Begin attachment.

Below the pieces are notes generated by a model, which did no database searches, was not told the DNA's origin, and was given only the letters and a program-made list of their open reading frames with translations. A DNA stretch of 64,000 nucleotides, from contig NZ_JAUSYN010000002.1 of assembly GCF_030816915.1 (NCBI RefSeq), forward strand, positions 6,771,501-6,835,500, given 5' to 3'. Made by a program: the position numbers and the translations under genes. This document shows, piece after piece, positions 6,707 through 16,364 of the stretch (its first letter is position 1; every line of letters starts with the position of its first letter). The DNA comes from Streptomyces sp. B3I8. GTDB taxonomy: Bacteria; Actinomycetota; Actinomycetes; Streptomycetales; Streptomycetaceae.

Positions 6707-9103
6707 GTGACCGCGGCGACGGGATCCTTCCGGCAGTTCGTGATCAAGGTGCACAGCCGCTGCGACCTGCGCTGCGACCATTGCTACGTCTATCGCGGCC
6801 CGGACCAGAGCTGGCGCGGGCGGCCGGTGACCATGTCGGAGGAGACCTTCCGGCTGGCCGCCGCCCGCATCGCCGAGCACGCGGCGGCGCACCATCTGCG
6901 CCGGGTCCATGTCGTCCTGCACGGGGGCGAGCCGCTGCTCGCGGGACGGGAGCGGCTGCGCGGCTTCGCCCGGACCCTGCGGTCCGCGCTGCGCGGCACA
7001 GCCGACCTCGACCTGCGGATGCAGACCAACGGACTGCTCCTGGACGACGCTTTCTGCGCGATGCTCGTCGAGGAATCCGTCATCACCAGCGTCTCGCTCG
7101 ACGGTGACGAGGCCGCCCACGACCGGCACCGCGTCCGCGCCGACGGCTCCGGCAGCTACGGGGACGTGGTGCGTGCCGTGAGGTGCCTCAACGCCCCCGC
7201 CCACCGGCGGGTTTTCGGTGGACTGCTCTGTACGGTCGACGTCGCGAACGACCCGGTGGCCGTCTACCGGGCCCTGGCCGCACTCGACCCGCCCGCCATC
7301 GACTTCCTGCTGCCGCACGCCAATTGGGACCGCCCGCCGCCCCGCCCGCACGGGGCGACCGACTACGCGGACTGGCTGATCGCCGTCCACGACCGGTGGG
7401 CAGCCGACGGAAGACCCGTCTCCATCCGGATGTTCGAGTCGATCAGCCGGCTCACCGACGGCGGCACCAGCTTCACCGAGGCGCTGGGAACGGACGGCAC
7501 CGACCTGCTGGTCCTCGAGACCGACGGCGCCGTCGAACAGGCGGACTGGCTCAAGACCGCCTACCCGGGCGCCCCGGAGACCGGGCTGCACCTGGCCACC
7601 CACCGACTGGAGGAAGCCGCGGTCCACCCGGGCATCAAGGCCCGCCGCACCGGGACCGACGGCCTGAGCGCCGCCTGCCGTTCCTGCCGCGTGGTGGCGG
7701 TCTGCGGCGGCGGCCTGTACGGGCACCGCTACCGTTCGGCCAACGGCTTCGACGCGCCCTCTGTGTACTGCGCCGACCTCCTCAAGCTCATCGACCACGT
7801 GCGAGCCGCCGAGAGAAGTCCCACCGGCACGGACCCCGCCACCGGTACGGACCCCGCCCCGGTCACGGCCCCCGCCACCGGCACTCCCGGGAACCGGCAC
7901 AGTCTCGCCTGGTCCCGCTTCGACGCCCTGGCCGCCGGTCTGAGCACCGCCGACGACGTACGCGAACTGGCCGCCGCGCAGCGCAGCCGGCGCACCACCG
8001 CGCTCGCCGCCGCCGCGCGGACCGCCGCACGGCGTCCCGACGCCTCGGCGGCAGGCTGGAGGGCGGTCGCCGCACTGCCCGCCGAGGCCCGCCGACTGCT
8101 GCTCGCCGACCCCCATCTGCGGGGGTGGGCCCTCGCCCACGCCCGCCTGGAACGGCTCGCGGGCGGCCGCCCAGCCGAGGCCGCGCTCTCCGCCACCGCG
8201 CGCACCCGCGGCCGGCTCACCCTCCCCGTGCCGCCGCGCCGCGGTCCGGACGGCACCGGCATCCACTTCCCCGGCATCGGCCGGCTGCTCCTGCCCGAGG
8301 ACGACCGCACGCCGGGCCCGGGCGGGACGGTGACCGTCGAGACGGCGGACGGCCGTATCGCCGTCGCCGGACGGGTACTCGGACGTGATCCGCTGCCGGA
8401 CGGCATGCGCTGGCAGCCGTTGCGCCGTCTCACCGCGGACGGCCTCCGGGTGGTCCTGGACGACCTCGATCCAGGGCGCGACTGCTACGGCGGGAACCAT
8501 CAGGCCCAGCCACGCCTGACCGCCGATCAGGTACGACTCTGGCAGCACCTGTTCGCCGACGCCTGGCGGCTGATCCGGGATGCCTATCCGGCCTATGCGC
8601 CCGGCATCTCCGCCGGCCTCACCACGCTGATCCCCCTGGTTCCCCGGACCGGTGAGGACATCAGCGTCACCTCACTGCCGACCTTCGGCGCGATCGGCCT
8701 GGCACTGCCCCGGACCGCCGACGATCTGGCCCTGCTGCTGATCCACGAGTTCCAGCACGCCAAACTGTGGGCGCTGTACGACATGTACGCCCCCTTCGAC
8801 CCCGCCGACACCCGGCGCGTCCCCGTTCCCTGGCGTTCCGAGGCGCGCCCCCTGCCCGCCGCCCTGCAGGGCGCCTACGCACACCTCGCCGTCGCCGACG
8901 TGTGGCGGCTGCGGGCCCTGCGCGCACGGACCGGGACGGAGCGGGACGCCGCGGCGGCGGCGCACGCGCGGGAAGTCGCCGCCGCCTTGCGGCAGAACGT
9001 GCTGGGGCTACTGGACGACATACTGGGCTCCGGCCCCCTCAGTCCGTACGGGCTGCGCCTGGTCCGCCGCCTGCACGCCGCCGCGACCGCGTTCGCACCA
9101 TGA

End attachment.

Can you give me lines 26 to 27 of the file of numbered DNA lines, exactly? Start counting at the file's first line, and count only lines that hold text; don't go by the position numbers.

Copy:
9001 GCTGGGGCTACTGGACGACATACTGGGCTCCGGCCCCCTCAGTCCGTACGGGCTGCGCCTGGTCCGCCGCCTGCACGCCGCCGCGACCGCGTTCGCACCA
9101 TGA